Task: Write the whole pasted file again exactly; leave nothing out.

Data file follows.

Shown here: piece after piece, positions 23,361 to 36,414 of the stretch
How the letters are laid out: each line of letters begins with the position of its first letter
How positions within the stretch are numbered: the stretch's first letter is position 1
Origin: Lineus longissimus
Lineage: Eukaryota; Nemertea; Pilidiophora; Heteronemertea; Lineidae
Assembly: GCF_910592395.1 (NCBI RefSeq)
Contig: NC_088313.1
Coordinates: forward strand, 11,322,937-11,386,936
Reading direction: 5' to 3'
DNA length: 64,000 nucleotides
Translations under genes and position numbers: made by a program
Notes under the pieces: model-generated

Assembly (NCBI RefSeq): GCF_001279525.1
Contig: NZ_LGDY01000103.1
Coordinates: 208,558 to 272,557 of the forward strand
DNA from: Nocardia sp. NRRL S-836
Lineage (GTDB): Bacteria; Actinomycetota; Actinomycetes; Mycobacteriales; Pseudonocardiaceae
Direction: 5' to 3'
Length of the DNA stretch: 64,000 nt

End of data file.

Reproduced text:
Shown here: piece after piece, positions 23,361 to 36,414 of the stretch
How the letters are laid out: each line of letters begins with the position of its first letter
How positions within the stretch are numbered: the stretch's first letter is position 1
Origin: Lineus longissimus
Lineage: Eukaryota; Nemertea; Pilidiophora; Heteronemertea; Lineidae
Assembly: GCF_910592395.1 (NCBI RefSeq)
Contig: NC_088313.1
Coordinates: forward strand, 11,322,937-11,386,936
Reading direction: 5' to 3'
DNA length: 64,000 nucleotides
Translations under genes and position numbers: made by a program
Notes under the pieces: model-generated

Assembly (NCBI RefSeq): GCF_001279525.1
Contig: NZ_LGDY01000103.1
Coordinates: 208,558 to 272,557 of the forward strand
DNA from: Nocardia sp. NRRL S-836
Lineage (GTDB): Bacteria; Actinomycetota; Actinomycetes; Mycobacteriales; Pseudonocardiaceae
Direction: 5' to 3'
Length of the DNA stretch: 64,000 nt